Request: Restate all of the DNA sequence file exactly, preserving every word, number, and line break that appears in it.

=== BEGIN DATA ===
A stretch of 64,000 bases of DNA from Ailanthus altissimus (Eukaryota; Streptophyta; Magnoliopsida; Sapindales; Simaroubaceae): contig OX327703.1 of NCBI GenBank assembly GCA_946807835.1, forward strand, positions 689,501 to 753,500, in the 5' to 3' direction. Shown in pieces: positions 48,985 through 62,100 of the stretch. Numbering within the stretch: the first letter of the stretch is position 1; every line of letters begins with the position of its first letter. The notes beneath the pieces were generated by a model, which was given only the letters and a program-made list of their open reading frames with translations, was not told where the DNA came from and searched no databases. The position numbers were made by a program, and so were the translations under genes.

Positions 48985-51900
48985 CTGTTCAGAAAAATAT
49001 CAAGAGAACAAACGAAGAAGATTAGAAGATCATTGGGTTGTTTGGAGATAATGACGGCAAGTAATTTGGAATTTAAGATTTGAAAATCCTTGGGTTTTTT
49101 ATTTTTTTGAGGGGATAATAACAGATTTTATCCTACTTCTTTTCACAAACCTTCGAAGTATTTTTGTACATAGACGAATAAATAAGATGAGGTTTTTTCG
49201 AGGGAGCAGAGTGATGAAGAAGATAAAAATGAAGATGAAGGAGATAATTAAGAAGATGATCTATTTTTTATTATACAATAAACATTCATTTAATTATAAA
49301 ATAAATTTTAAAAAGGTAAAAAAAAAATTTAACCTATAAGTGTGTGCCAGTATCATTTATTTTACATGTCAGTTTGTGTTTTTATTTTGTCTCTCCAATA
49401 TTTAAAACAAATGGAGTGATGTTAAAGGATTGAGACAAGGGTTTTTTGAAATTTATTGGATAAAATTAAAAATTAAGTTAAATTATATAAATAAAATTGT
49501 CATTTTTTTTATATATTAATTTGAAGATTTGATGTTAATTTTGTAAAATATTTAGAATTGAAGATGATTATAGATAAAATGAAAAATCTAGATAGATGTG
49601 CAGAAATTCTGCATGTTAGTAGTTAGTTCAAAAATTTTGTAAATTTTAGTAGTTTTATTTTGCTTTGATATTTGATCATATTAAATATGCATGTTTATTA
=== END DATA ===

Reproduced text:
A stretch of 64,000 bases of DNA from Ailanthus altissimus (Eukaryota; Streptophyta; Magnoliopsida; Sapindales; Simaroubaceae): contig OX327703.1 of NCBI GenBank assembly GCA_946807835.1, forward strand, positions 689,501 to 753,500, in the 5' to 3' direction. Shown in pieces: positions 48,985 through 62,100 of the stretch. Numbering within the stretch: the first letter of the stretch is position 1; every line of letters begins with the position of its first letter. The notes beneath the pieces were generated by a model, which was given only the letters and a program-made list of their open reading frames with translations, was not told where the DNA came from and searched no databases. The position numbers were made by a program, and so were the translations under genes.

Positions 48985-51900
48985 CTGTTCAGAAAAATAT
49001 CAAGAGAACAAACGAAGAAGATTAGAAGATCATTGGGTTGTTTGGAGATAATGACGGCAAGTAATTTGGAATTTAAGATTTGAAAATCCTTGGGTTTTTT
49101 ATTTTTTTGAGGGGATAATAACAGATTTTATCCTACTTCTTTTCACAAACCTTCGAAGTATTTTTGTACATAGACGAATAAATAAGATGAGGTTTTTTCG
49201 AGGGAGCAGAGTGATGAAGAAGATAAAAATGAAGATGAAGGAGATAATTAAGAAGATGATCTATTTTTTATTATACAATAAACATTCATTTAATTATAAA
49301 ATAAATTTTAAAAAGGTAAAAAAAAAATTTAACCTATAAGTGTGTGCCAGTATCATTTATTTTACATGTCAGTTTGTGTTTTTATTTTGTCTCTCCAATA
49401 TTTAAAACAAATGGAGTGATGTTAAAGGATTGAGACAAGGGTTTTTTGAAATTTATTGGATAAAATTAAAAATTAAGTTAAATTATATAAATAAAATTGT
49501 CATTTTTTTTATATATTAATTTGAAGATTTGATGTTAATTTTGTAAAATATTTAGAATTGAAGATGATTATAGATAAAATGAAAAATCTAGATAGATGTG
49601 CAGAAATTCTGCATGTTAGTAGTTAGTTCAAAAATTTTGTAAATTTTAGTAGTTTTATTTTGCTTTGATATTTGATCATATTAAATATGCATGTTTATTA